Among the phenocrysts feldspar is the most prominent. It has the usual twinning characteristic of plagioclase and belongs to the andesine-labradorite series, extinction angles proving basic andesine and acid labradorite to be the most common. Zonal structure is characteristic, being noticeable even without the use of polarized light. Zonal arrangement of glass inclusions testifies to the vicissitudes of crystallization, and often the core of a feldspar phenocryst is seen to have suffered corrosion by the magma and subsequently to have been repaired with a zone of feldspar more acid in composition.

Of the darker phenocrysts, the pyroxenes are more abundant than the olivine or hornblende. Hypersthene and augite occur alone or together, and are readily distinguished by their different crystallographic habits as well as by their optical properties. The hypersthene is usually more perfectly idiomorphic and occurs in long prisms, with the pinacoidal planes best developed, while the augite is in stout prisms, usually twinned. Both are light colored, and the pleochroism of the hypersthene is sometimes quite faint. According to the relative importance of these two pyroxenes, the lavas belong to different types, hypersthene-andesite, pyroxene-andesite, or augite-andesite.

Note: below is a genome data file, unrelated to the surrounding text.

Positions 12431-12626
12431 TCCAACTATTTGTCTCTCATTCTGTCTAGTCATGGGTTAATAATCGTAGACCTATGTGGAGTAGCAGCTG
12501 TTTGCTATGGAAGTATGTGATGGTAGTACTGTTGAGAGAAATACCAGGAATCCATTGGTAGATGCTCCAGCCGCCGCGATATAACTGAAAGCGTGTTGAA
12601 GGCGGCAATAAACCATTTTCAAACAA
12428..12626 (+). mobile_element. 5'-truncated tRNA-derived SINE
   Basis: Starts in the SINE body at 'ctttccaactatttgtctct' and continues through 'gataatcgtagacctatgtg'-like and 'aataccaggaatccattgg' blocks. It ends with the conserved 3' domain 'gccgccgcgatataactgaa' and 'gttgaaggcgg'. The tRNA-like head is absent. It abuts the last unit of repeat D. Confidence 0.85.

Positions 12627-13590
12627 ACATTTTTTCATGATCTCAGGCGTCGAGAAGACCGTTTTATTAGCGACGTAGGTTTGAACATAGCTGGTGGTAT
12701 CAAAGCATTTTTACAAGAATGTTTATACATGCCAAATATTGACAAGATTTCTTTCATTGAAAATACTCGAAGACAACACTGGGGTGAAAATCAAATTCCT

Olivine occurs in certain of the Rainier lavas, in stout prisms somewhat rounded and often with reddened borders. The usual association with apatite and magnetite crystals is noted. The olivine varies much in relative abundance, so as to be considered now an accessory and now an essential constituent, and in the latter case the rock is a basalt.

Hornblende is not abundant in any of the rocks studied, although typical hornblende-andesite has been described among the specimens collected by Professor Zittel. Where it occurs it is in brown crystals, which have usually suffered magmatic alteration. In one case, where this alteration is less marked, the idiomorphic hornblende is found to inclose a crystal of labradorite, and thus must have been one of the latest phenocrysts to crystallize. It also surrounds olivine in this same rock,1 which is a hypersthene-andesite, the hornblende and olivine being only accessory.

1Observed by Iddings; Twelfth Ann. Rept. U.S. Geol. Survey, p. 612.